There was a moment of suspended silence and then an audible exhalation of breath after the Takács Quartet brought Béla Bartók’s String Quartet no. 6 to a hushed close on Tuesday night. The broken spell reflected not only the hypnotic grip the ensemble had on the piece and their audience, but the conclusion of an intense encounter with the Hungarian composer – all six string quartets played over two consecutive evenings at Plymouth Church in Cleveland.

Takács Quartet © Keith Saunders
Takács Quartet
© Keith Saunders

The Takács Quartet has a long and deep relationship with these pieces, which they recorded on a 1998 release that Gramophone named the “Best Chamber Recording” of the year. They are taking the complete set on tour to other U.S. cities this spring, presented as they were in Cleveland: nos. 1, 3 & 5 on the first night, and 2, 4 & 6 on the second. Grouping them in odd/even combinations balances the times of the performances and, more importantly, gives listeners a chance to appreciate the entire arc of Bartók’s musical thinking and development on both nights.

What is most striking hearing the string quartets in that concentration is the revolutionary genius of the composer. The first might be regarded as a transitional piece that employs familiar patterns and techniques even as it reflects new directions in 20th century music. In the rest,  Bartók completely deconstructs the form and rebuilds it according to his own ideas and purposes. Played with the clarity and intelligence that the Takács Quartet brings to the works, they unfold like a dazzling series of revelations, each a new adventure in structure, a fresh blend of flavors and influences, an emergence of powerful voices.

Those voices came to the fore quickly on the second night. A gripping opening movement to no. 2 set up the insistent ostinato in the second movement, played in a fierce attack that gathered momentum but never lost the sound of four distinct instruments. Each was like a separate soul in anguish, driven to a dramatic frenzy that suddenly broke and gave way to the deep melancholy of the third and final movement, in which the waves of anxiety receded and the voices, softer now, became meditative and resigned.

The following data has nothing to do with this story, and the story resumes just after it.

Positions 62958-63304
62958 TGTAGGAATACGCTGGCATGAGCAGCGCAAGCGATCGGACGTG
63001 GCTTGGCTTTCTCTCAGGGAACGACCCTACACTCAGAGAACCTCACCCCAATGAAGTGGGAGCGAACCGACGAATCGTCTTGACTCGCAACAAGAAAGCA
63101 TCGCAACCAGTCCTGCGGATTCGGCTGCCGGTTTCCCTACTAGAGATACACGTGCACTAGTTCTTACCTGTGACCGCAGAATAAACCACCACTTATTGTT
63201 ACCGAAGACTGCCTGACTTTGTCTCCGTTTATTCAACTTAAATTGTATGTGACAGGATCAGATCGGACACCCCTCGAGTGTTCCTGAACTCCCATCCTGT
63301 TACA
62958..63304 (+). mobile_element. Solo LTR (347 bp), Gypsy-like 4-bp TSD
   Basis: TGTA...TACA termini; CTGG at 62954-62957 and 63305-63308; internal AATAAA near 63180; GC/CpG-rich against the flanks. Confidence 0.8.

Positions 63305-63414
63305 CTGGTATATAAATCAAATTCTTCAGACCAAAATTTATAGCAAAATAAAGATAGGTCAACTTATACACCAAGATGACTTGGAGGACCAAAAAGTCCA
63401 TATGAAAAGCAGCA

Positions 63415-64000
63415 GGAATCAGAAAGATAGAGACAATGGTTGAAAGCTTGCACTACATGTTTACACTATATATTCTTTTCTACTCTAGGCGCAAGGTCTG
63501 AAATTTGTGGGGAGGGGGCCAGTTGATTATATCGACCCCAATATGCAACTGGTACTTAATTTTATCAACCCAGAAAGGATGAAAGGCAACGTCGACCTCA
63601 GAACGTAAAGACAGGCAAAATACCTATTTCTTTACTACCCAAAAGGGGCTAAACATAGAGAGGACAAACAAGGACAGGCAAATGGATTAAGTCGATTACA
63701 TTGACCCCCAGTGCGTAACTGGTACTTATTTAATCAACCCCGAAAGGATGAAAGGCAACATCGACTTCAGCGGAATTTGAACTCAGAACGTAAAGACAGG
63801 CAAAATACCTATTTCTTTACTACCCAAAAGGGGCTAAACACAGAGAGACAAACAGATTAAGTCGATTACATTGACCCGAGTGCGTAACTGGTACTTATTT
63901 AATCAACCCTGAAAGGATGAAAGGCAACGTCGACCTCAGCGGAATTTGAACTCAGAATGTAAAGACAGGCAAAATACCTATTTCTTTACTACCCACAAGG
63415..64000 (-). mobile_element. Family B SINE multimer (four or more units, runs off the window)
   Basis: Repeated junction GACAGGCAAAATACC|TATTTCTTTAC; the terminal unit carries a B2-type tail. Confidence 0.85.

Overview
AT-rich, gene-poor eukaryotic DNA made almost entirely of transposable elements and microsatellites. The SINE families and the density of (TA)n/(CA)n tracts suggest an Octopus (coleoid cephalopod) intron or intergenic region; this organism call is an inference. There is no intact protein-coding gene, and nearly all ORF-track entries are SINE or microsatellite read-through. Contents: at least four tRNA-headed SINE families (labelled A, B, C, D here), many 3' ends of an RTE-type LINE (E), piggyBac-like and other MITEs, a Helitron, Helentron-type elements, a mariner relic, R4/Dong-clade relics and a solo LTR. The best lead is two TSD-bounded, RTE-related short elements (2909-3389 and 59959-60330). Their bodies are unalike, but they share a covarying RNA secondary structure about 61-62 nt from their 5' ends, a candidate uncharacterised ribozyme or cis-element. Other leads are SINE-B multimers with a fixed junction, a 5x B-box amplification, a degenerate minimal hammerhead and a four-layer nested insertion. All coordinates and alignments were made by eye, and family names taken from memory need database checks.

One of the characteristics of the Takács Quartet is its distinctive admixture of precision and warmth, which gave most of the pieces a burnish of controlled passion. For no. 4, the group opened up a bit, putting a sharper edge on the sound and an electric charge, particularly in the opening and closing movements, which mirror one another. After the flying sparks of the first movement, the lush texture of the second was like a study in detail, with four ultra-fine voices meshed in shimmering scales and glissandos.

Cellist András Fejér was especially eloquent in the pivotal middle movement, striking a strong, pure tone above the hazy background of the other strings. The all-pizzicato fourth was a tour de force – who knew plucking the strings could produce so many different sounds? It was also an opportunity to get a close-up look at the “Bartók pizzicato,” which calls for plucking the string so strongly that it snaps off the body. The music is too serious for the effect to be humorous, but there was wit and style in the group’s execution of the technique. There was a note of playfulness in their rendering of the freewheeling snatches of melody in the final movement.

Individual voices were again strong in no. 6, opening with a smooth viola solo, the cello dominant in the second movement, then the spectral tones of the third coalescing into a full complement of harsh strokes played tight and fast, as if produced by a single instrument. The quartet dug deep for the finale, drawing on a well of emotion with an exquisite craftsmanship that left everyone holding their breath.

Is it possible for an ensemble to get better over the course of two nights? Given the caliber of the Takács Quartet, it’s almost absurd to talk about one performance being better than another. Yet along with the music there was a clear sense of development in the playing, which seemed to grow both more studied and more spontaneous as the pieces became more complex. By the end, the ensemble was not so much playing the quartets as inhabiting them, bringing them to impassioned life with a riveting combination of freshness and authority.

For the enthusiastic crowd that called the Quartet back for multiple bows, Bartók will never sound quite the same again.